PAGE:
Celebrating Catholic Schools Week

-Fr. Timothy O’Connor, St. Joseph Catholic Church, Avon Lake
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This month, we celebrate our Catholic schools. And I am pleased and grateful that we have a Catholic day school as part of our parish life — our beloved St. Joseph Parish School.
What are some of the strengths of Catholic education?

1. Catholic schools develop positive Catholic identity. There is a Catholic culture and identity that is clearly religious, in all subjects and activities. We are walking on holy ground and acknowledge that Jesus Christ is present among us at all times. Our Catholic identity is worked at by all, for we are the hands, voice and heart of  Christ in the world.  Prayer and spirituality are not just trimmings, but are the essence of what we do.

2. Catholic families want to pass on their faith tradition. Students are encouraged to live the Gospel fearlessly, for this will be the fabric of  their future lives. To be God-centered is to become second nature, for Catholic life is not just a Sunday experience.  Children are being not only informed about, but also formed in our faith. Catholic schools develop leaders for the entire community, as ethical professionals and as honorable citizens. This 21stcentury is to be better because our children are formed in Catholic schools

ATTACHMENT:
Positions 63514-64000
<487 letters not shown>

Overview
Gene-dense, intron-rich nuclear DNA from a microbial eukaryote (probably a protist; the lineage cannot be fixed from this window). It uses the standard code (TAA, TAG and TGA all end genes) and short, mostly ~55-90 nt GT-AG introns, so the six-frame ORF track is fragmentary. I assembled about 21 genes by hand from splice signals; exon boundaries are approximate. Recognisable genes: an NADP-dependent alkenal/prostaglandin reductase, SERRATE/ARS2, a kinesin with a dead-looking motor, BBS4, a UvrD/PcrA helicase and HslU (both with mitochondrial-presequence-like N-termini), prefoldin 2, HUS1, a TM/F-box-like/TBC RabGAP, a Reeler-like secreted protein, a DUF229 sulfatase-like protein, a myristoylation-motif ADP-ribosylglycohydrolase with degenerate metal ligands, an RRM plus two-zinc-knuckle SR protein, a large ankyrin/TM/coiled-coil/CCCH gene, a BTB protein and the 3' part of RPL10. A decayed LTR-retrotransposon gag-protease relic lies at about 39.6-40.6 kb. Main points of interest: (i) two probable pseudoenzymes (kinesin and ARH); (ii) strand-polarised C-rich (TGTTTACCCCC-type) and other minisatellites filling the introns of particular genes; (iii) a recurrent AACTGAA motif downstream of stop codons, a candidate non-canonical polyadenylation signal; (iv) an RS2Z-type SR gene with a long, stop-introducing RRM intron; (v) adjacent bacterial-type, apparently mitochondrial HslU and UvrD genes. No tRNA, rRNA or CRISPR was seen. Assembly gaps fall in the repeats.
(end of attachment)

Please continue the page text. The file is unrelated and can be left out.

3. Catholic schools develop the whole person. Catholic schools have changed a lot since the 1950s. A classroom today may be startling for parents and grandparents. There are the usual crucifixes and statues — but there are also Smart Boards, instead of  a chalkboard. Or perhaps there is an electronic information station, instead of  a teacher’s traditional desk. Solid academics are the hallmark of Catholic schools and excellence is the norm. How do we balance academic and technical training with developing the whole person? The key is “integration, integration, integration” — for the mind cannot be separated from the soul. It is important to integrate the spiritual with our place in the world in order to become “saintly scholars.”

4. Children learn best in a well-disciplined setting. There are many jokes and myths about the past. Today, the emphasis is on forming children to be responsible.  Discipline really becomes synonymous with respect and responsibility. Children are taught and encouraged to be kind — to become like Jesus.

5. Catholic schools are good for everyone’s future. They contribute to the good of  our nation and our neighborhoods. They help students assume civic responsibility and encourage a thirst for justice and peace. Catholic schools exist not only to teach academics, but also to help parents educate the whole child — mind, body and spirit.  Catholic schools work to make this world a better place for us all.

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